Swing Vote (2008)

Genre(s): Comedy / Drama
Disney || PG13 - 120 minutes - $29.99 || January 13, 2009
Reviewer: Tyler Thomas || Posted On: 2009-01-15

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.:: F I L M ::.
The Film

.: F E A T U R E S :.

Special Features

.:: V I D E O ::.

.:: A U D I O ::.

.:: O V E R A L L ::.
Director: Joshua Michael Stern
Writer(s): Jason Richman & Joshua Michael Stern (written by)
Cast: Kevin Costner, Madeline Carroll, Paula Patton, Kelsey Grammer, Dennis Hopper, Nathan Lane, George Lopez

Theatrical Release Date: August 1, 2008

Supplemental Material:
  • Feature Commentary
  • Inside the Campaign: The Politics of Production
  • Deleted/Extended Scenes
  • Music Video

Technical Information:
  • Number of Discs: 1
  • Widescreen (2.40)
  • English (Dolby Digital 5.1), Spanish (Dolby Digital 5.1)
  • Subtitles: English SDH, Spanish

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.::THE FILM::.

Waterworld was an amazing movie. There, criticize me if you must, but I loved that movie. Yes it was in every meaning of the word ďweird,Ē but it was never as bad as everyone said it was. This is my way of getting into Swing Vote, starring Kevin Costner, who happened to star in Waterworld. See, I was going somewhere with it.

Bud Johnson (Kevin Costner) is a struggling working man with a daughter Molly (Madeline Carroll) who is an opinionated child, to say the least. Molly reminds her father to vote today in the election, but he shrugs it off by saying that one personís vote doesnít change anything. Bud is the true American who doesnít care about voting or what happens in the world obviously, as though he drinks constantly and doesnít know that much about his daughter either.

So voting day comes around, and after getting canned at the factory, Bud decides to go to vote. The problem is, he doesnít, instead he chooses to get completely hammered at a bar and come home to pass out. Molly, on the other hand, sneaks into the voting booth and decides to vote for him. But the janitor accidentally knocks the power out of the booth and Budís vote doesnít count.

The next night the government shows up at his house to let him know that his vote didnít count. In shock, Bud plays along with the charade, not realizing for a bit that his daughter voted for him. Angry and dismayed at Molly for what she did, he swears he will vote again and the agents leave. However the news media catches wind of this and heads to Budís house to interview him.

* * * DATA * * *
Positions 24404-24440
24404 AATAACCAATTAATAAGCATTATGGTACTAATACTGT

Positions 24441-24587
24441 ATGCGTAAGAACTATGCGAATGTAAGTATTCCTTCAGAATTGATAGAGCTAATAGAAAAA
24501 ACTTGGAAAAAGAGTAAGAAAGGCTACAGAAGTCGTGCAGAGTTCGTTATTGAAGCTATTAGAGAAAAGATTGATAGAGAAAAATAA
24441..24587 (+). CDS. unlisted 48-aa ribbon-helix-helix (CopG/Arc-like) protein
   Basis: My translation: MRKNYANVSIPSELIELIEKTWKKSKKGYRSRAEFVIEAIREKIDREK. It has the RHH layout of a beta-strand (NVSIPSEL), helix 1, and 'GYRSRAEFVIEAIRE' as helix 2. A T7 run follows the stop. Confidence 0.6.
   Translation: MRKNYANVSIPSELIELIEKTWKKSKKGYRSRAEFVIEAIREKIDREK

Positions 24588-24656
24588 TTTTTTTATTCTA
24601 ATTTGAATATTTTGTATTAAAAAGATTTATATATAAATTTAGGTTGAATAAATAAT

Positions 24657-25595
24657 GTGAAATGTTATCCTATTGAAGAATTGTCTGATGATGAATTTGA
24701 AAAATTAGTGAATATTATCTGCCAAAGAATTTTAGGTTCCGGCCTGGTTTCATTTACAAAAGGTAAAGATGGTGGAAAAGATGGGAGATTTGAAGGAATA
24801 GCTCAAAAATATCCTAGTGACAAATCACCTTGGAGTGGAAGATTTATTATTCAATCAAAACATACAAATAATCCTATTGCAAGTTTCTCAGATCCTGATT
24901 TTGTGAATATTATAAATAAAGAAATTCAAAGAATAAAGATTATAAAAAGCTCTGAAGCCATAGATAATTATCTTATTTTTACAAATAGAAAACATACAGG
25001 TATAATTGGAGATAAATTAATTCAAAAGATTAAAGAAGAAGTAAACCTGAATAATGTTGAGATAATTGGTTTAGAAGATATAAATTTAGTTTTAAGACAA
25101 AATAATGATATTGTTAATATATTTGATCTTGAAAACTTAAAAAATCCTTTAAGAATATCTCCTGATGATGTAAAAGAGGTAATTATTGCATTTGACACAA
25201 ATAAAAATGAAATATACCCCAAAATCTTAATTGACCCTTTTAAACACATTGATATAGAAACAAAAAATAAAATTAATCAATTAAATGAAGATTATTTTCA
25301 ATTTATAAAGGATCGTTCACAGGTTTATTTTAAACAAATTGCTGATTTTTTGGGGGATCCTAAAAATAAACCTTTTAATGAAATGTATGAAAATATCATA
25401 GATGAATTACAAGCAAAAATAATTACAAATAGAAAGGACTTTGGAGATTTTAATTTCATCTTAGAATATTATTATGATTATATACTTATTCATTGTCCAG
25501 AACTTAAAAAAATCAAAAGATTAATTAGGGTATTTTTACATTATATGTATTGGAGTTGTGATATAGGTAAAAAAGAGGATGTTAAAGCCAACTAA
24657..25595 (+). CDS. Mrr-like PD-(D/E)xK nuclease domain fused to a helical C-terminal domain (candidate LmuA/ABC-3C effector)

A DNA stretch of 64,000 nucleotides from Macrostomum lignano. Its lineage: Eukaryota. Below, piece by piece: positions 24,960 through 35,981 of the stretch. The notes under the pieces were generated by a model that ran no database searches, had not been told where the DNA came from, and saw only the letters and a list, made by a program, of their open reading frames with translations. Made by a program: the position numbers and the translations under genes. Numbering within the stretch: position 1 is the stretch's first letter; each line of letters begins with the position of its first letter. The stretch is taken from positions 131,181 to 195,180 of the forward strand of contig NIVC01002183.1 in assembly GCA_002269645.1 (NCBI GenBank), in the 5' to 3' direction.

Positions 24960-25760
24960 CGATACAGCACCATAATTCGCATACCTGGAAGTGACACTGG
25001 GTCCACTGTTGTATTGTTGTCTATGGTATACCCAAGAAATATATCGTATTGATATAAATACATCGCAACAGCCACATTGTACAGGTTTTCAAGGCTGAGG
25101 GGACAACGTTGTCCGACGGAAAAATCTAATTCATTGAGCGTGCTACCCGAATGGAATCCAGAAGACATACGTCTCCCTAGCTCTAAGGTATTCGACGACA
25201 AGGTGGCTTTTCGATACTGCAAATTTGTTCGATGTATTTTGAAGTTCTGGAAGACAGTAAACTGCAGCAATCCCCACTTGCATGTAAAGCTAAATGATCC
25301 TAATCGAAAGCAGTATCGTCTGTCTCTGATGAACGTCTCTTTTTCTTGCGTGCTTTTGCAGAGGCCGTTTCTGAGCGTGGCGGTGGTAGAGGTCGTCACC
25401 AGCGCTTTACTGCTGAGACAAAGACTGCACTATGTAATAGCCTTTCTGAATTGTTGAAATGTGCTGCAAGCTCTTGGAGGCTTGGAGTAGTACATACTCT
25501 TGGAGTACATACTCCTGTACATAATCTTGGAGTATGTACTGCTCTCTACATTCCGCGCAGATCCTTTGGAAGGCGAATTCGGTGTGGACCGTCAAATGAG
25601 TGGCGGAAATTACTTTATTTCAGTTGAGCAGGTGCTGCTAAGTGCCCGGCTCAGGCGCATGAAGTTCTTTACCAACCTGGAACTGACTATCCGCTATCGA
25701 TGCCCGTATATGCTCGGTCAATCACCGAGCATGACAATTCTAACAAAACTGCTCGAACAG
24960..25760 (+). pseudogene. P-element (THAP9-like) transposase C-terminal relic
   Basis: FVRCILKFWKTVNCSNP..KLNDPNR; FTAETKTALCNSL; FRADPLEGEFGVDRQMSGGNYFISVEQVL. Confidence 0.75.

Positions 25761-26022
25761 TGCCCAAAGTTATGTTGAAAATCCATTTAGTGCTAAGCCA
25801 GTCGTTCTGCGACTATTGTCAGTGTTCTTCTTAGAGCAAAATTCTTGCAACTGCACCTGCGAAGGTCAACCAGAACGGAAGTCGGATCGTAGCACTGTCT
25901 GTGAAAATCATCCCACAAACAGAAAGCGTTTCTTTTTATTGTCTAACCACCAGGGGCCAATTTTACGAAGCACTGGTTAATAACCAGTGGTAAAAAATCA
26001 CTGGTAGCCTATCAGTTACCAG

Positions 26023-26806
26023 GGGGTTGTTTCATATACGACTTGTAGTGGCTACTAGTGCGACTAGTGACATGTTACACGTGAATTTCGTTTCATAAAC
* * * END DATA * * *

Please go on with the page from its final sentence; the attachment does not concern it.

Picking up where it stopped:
It turns out that the election comes down to a single vote to decide between the current President Andrew Boone (Kelsey Grammer) and his opponent Donald Greenleaf (Dennis Hopper). The single vote is of course Budís, but he doesnít even know who the candidates are or what they stand for.

Bud and Molly continually fight about the election and why he should care. He sees it as pointless, as the two candidates attempt to bribe him throughout the film and just play on his every word, which Bud fails to see as a bad thing. Molly wants him to actually care about the election and voting, and tries her hardest to show him that he is incredibly important that he make the decision so America can have a president.

Overall this is a great film, even though the back story behind the whole Bud and his wife is rather short cast and doesnít ever amount to much. George Lopez only has a few lines, which is a shame since his character is rather funny. Still, despite a few gripes, itís still one of the better political comedies to come out as of late.


Audio Commentary by Director/Writer Joshua Michael Stern and Writer Jason Richman: A rather mundane commentary as the duo talks about whatís happening in the movie and talk about really obvious things. Itís not a great commentary, but it does give a little insight into some of the scenes and cast. I would have preferred one with the cast, but I guess I canít have everything.

Inside the Campaign: The Politics of Production (13 minutes): The cast discusses the movie and their experience with it. This also talks about how the previous election in 2000 and how that influenced this film.

ďHey Man What About You?Ē Performed by Modern West (4 minutes): A song from the soundtrack sung by Costner and his band. Catchy tune.

Deleted and Extended Scenes w/ Optional Directorís Commentary (11 minutes): Totaling only four scenes, these are decent and probably should have been in the movie. The reason for that is because it goes into a little more of the people running for the presidency (as though thereís not much of that in the actual movie itself).


Disney has done an okay job on Swing Vote video-wise. I say okay, because there are some issues with the transfer. First, colors appear too bright throughout the movie. Iím not sure if this has to deal with contrast or not, but some of the outside shots appear way too light flesh tone wise. Other than that, itís a nice-looking picture. It only gets 3.5/5 because of this issue, as it happens throughout the film. If you can look past it, then this is a fine transfer.

On the audio scale, Swing Vote wonít be winning any awards. The Dolby Digital 5.1 track uses the surround no more than three times the entire film, as though itís almost all dialogue. The track however does get the job done properly, as there are no issues with levels or not being able to understand the cast. Thereís just not a lot here to judge, as though there are literally no special effects or anything worth noting.


Swing Vote isnít a movie for everyone. Political comedies rarely succeed, but this one goes against the tidal wave and works in the end. Despite being a little too long and not enough background into the characters, itís still a great movie. The special features are somewhat dense but the audio and video are average. My vote is a rental.